Hydrodynamics / CFD

Resistance Estimate / CFD Light

MaxSurf Resistance

MaxSurf is an integrated design suite.  It includes capabilities for resistance estimates using parametric regressions and Mitchel’s integral methods.  There are also powering prediction methods.  It also includes a velocity prediction program for sailing yachts.


NavCAD is a resistance estimate/powering estimate program based on parametric regression.  It offers a huge range of parametric regressions to fit almost any hull type.  And it includes extensive modules to handle propellers, waterjets, and engine curve matching.


Michlet is a free program for resistance analysis based on Mitchel’s integral.  It also includes an evolutionary optimization module to rapidly evolve the hull parameters.  

Pipe Flow

Calculate pressure loss & flow rate in pipe systems. Models open/closed loops, components & pump curves. Includes Fluids & Pipes Database. Solve Pipe Networks

  • Up to 1000 pipes
  • Flow calculations
  • Pipe pressure drops
  • Re-circulating systems
  • Pump curves & NPSHa
  • Flow controls & demands

Piping Analysis

Maneuvering / DP Analysis


DynaSim© is a user-friendly ship dynamics simulator that incorporates Systems Identification Techniques to determine ship maneuvering characteristics. Once these parameters are known the simulator can accurately reproduce  ship motion in the presence of waves, wind, currents, and obstacles or other ships. Multi-threading enables simultaneous simulation of multiple ships. The initial efforts to develop the technology were funded by Small Business Innovation Research (SBIR) awards from the National Science Foundation the Department of Defense (see the presentation on that site: Virtual Showcase) and The National Oceanic and Atmospheric Administration.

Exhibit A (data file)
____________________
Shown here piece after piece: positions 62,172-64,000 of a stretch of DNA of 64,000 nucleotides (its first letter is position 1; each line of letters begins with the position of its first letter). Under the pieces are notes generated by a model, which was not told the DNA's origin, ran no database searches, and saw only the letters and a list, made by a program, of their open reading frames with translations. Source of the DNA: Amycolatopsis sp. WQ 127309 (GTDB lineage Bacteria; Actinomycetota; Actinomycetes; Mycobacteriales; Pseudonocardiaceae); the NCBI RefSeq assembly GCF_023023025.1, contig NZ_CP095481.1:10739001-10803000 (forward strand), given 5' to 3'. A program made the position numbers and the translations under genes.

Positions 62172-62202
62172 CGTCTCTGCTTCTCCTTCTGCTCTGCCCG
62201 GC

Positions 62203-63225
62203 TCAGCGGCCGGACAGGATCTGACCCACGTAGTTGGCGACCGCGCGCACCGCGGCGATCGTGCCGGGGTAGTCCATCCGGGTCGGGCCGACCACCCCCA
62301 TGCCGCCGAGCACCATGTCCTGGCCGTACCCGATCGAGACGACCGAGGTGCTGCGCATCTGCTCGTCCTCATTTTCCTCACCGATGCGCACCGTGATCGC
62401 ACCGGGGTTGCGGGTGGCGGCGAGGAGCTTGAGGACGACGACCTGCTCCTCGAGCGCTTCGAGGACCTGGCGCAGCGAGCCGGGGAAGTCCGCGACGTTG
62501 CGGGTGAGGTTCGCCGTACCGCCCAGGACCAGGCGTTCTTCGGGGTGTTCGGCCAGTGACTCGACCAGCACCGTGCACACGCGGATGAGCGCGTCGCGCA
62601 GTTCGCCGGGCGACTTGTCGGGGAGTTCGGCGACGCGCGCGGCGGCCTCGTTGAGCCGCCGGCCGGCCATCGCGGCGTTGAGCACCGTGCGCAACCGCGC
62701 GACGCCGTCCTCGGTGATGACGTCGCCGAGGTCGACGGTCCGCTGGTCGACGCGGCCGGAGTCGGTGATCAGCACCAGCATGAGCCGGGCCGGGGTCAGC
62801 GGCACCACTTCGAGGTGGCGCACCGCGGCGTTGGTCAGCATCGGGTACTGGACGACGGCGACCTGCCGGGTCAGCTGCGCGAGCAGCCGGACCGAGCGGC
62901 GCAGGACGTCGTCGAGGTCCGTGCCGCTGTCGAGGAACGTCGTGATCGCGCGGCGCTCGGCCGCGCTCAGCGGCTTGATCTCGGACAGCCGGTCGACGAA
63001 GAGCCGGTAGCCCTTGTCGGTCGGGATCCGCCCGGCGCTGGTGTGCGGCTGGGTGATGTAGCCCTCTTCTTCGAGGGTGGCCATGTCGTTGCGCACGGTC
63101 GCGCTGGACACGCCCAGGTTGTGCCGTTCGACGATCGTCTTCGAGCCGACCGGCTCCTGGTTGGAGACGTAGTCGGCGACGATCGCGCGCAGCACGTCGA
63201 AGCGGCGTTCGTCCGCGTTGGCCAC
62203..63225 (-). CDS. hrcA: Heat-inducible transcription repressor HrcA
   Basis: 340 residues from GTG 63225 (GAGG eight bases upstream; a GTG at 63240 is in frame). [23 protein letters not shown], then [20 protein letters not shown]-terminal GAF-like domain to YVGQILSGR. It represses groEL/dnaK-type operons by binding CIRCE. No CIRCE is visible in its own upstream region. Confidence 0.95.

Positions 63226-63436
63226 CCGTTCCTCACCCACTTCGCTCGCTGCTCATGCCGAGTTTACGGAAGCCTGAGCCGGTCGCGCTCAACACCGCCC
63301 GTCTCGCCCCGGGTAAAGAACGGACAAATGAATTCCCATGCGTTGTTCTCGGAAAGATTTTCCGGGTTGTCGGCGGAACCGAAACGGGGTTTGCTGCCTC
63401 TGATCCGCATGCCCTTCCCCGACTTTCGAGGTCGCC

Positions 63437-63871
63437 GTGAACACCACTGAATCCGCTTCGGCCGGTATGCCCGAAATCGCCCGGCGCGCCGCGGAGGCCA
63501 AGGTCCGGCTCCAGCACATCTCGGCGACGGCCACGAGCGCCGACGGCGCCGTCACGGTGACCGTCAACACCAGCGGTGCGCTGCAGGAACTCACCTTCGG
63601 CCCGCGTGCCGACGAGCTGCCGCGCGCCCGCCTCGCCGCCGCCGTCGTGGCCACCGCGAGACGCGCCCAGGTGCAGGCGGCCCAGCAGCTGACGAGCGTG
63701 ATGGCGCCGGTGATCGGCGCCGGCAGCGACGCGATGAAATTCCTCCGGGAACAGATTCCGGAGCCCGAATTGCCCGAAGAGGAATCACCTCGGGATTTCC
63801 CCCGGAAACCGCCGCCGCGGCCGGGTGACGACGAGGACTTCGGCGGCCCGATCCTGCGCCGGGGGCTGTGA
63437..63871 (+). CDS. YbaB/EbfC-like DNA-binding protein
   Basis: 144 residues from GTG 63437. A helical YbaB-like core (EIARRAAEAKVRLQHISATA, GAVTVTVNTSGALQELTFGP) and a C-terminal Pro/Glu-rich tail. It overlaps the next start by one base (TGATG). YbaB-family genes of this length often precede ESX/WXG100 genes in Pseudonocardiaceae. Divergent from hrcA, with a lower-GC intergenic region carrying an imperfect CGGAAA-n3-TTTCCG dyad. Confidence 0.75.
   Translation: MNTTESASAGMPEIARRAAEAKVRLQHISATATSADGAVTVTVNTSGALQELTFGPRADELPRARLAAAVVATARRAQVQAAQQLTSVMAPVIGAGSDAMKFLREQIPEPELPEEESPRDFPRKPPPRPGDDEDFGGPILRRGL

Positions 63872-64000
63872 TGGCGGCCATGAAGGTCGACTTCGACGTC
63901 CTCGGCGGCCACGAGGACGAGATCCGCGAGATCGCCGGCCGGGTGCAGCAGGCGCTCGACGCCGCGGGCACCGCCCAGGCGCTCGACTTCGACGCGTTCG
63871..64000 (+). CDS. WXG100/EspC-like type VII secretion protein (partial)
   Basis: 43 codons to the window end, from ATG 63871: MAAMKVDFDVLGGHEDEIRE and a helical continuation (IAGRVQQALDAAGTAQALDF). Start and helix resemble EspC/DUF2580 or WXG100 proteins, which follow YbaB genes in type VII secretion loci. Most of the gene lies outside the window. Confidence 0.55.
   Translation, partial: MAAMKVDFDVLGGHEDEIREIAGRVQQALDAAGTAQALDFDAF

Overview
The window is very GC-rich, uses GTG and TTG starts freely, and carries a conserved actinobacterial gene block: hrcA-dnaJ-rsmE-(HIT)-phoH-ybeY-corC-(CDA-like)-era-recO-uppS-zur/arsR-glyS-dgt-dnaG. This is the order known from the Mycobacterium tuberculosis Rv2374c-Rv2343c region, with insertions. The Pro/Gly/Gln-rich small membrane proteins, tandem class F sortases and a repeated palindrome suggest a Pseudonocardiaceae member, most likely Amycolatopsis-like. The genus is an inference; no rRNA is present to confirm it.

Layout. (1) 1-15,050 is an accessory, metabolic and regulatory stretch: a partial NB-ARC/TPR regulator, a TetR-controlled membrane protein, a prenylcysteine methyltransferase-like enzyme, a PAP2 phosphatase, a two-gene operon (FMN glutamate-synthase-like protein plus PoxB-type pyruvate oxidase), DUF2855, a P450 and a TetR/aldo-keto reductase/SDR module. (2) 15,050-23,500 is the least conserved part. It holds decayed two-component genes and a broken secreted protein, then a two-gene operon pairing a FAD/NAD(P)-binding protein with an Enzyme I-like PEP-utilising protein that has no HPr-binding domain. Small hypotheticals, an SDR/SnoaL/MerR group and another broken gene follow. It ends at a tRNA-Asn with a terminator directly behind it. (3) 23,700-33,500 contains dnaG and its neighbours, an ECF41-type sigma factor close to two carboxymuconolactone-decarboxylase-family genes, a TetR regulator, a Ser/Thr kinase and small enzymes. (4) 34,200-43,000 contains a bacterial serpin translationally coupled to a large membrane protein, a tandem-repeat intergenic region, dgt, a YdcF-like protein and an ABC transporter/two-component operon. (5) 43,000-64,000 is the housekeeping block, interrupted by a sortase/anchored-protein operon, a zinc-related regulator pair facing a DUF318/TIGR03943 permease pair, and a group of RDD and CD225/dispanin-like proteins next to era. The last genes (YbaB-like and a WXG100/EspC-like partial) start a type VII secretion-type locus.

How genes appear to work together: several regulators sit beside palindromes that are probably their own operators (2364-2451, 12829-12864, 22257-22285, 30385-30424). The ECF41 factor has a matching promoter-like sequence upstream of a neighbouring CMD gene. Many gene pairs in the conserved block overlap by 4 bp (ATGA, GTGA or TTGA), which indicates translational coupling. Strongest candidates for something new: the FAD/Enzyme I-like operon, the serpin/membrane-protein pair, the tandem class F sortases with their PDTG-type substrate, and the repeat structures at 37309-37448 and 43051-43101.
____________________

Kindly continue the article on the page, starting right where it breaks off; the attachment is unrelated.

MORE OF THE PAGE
Orcaflex is best known for its versatility.  Originally targeted at the offshore industry, Orcaflex was best explained as an FEA package specifically for 1D elements.  This made it very good for modeling pipelines, catenary mooring lines, flexible risers, and other underwater line elements.  Backed by strong user support, Orcaflex expanded its capabilities to include a wide array of modeling scenarios.  Now, it can handle almost any type of seakeeping analysis. Most seakeeping programs started with attention on the diffraction analysis and developed the simulation capabilities as an after-thought.  Orcaflex took the opposite approach.  They focused on the simulation capability and excluded the diffraction analysis.  Instead, the program included the ability to import data from nearly any other diffraction program.  This paired very well with programs like WAMIT that only focused on the diffraction side. As of spring 2019, Orcaflex also included its own diffraction analysis capability.


AQWA is a 3D radiation-diffraction program published by ANSYS.  It includes extensive capabilities for mooring analysis and is used widely in the offshore industry. As a company, ANSYS expanded through buying other software companies.  Each of their software modules was an independent company at one time.  This means that their various simulation components don’t always integrate perfectly.


MOSES is a 3D radiation-diffraction program published by Bentley.  It includes extensive capabilities for mooring analysis and is used widely in the offshore industry.


WAMIT is a 3D radiation-diffraction program.  It includes robust capabilities to handle multiple types of structures.  However WAMIT only generates the hydrodynamic database.  It does not include any capabilities to post process this data in frequency domain or time domain analysis.